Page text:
Fadi Yahya, M.D.
Birthing Centers, Obstetrics & Gynecology (OB-GYN), Prenatal Care
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Menstrual cycle irregularities are not unusual, although the causes of abnormal bleeding may vary by age. For example, cancers are more likely to trigger irregular bleeding in postmenopausal women than in younger women, while pregnancy-related bleeding is more common among reproductive-age women.
After age 50, postmenopausal bleeding may occur and should be evaluated by a healthcare professional. For women ages 15–49, there are three abnormal bleeding patterns, and each has specific causes. Be sure to exclude pregnancy before considering other reasons.
The three most common bleeding patterns are:
Heavy menstrual bleeding
This is when the cycles are regular but the bleeding is heavy or prolonged. Bleeding is considered heavy if you have to change a pad or tampon every one to two or hours because it’s completely soaked or you're passing large clots. Bleeding is considered prolonged if it lasts more than eight days.
The most common causes of heavy menstrual bleeding are:
A fibroid is an abnormal growth of the muscles of the uterus. Fibroids are common, with some studies showing that approximately 80% of women will have fibroids during their lifetime, although not all will experience symptoms.
This condition occurs when the cells that line the inner walls of the uterus begin invading the muscles of the uterus. This condition often causes heavy and painful periods.
- Bleeding disorder
This condition affects the way the blood clots. A bleeding disorder is likely if heavy or prolonged menses began at menarche, or first menstruation; there is a family history of bleeding issues; there are signs of a bleeding problem, such as easy bruising; or if taking medications that can prevent usual clotting.
This refers to vaginal bleeding at any time during the menstrual cycle other than during normal menstruation.
The most common causes of intermenstrual bleeding include:
- Cancer or pre-cancer
Cancer or pre-cancer growth on the uterus or cervix can cause intermenstrual bleeding. This is more likely if a woman has had previous abnormal Pap smears or if there are other risk factors, such as obesity, family history of uterine cancer or bleeding that has been going on for a long time without evaluation.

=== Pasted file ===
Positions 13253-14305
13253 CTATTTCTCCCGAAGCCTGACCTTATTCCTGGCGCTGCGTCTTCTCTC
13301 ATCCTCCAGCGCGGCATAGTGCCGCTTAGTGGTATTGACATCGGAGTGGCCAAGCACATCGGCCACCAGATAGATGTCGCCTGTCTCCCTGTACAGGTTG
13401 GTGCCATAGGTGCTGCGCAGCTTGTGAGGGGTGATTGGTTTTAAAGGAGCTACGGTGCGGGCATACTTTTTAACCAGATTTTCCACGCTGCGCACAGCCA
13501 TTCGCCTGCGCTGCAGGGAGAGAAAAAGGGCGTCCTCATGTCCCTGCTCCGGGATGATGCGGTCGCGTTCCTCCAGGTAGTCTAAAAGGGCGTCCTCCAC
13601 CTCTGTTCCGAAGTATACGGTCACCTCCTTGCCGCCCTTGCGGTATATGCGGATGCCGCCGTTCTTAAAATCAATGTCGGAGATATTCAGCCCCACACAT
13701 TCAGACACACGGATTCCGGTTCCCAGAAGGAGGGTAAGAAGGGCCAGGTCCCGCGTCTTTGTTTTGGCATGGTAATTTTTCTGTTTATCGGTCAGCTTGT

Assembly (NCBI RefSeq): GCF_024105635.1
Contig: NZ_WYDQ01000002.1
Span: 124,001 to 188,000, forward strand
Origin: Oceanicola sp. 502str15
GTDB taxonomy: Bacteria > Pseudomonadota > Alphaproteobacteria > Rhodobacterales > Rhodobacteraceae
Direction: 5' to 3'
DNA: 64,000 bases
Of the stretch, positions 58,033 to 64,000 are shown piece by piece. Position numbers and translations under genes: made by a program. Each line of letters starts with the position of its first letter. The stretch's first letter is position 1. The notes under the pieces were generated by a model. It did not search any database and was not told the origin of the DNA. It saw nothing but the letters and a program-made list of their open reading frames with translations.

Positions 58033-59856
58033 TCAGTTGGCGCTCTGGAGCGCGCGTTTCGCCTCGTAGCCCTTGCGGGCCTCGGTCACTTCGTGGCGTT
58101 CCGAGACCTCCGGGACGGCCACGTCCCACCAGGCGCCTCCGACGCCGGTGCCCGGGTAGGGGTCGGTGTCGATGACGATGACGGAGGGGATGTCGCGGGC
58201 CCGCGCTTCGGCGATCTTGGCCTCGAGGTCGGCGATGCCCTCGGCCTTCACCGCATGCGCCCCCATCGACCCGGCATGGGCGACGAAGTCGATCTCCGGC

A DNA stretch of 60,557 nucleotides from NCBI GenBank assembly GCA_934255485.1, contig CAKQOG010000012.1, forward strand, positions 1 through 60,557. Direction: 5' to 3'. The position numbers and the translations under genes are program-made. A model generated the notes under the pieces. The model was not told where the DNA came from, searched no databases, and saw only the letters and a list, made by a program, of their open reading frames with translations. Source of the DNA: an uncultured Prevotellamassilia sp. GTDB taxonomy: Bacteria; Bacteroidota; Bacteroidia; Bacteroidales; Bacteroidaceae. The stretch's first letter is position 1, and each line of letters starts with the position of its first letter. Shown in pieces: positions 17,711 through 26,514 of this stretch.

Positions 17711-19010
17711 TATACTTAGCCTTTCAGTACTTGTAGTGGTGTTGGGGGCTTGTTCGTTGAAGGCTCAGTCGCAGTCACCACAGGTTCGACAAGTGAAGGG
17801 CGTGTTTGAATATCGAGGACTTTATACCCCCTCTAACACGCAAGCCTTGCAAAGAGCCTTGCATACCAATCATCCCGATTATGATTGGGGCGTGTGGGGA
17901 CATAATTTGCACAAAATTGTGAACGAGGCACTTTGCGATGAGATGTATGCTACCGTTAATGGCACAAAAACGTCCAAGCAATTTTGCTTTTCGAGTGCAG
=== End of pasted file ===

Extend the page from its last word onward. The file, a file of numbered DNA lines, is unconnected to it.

- Cesarean scar defect
Two-thirds of women who had a C-section may have a cesarean scar defect. Approximately one-third of women with this condition experience bleeding that starts just after the end of their regular menstruation.
- Contraceptive methods
Many contraceptive methods can cause intermenstrual and irregular bleeding, especially in the first few months after starting the method.
- Pelvic infections
Intermenstrual bleeding can be a sign of an infection in the uterus or on the cervix. This usually causes pelvic pain or increased vaginal discharge in addition to bleeding. Pelvic infections are more common in women who have been exposed to sexually transmitted infections, recently gave birth or had surgery on their uterus or cervix.
A polyp is an overgrowth of cells around a small blood vessel inside the uterus or on the cervix.
This is when a woman goes through phases of no bleeding that may last two or more months and other phases with either spotting or episodes of heavy bleeding. Irregular bleeding most often is related to abnormal ovulation or what's known as polycystic ovarian syndrome.
All women with menstrual irregularities should see a healthcare professional for an evaluation to uncover the cause of their problem. The evaluation considers a woman's bleeding pattern and medical history, and includes a physical and pelvic exam. Additional testing based on the evaluation could include a urine pregnancy test, hormonal testing, an ultrasound, a biopsy called endometrial biopsy and a Pap smear. Once the cause of the bleeding is determined, a treatment plan can be developed to manage the problematic bleeding pattern.
For women experiencing menstrual cycle irregularities, help is available so you don’t have to suffer through another painful period.Fadi Yahya, M.D., is an OB-GYN in Albert Lea, Minnesota.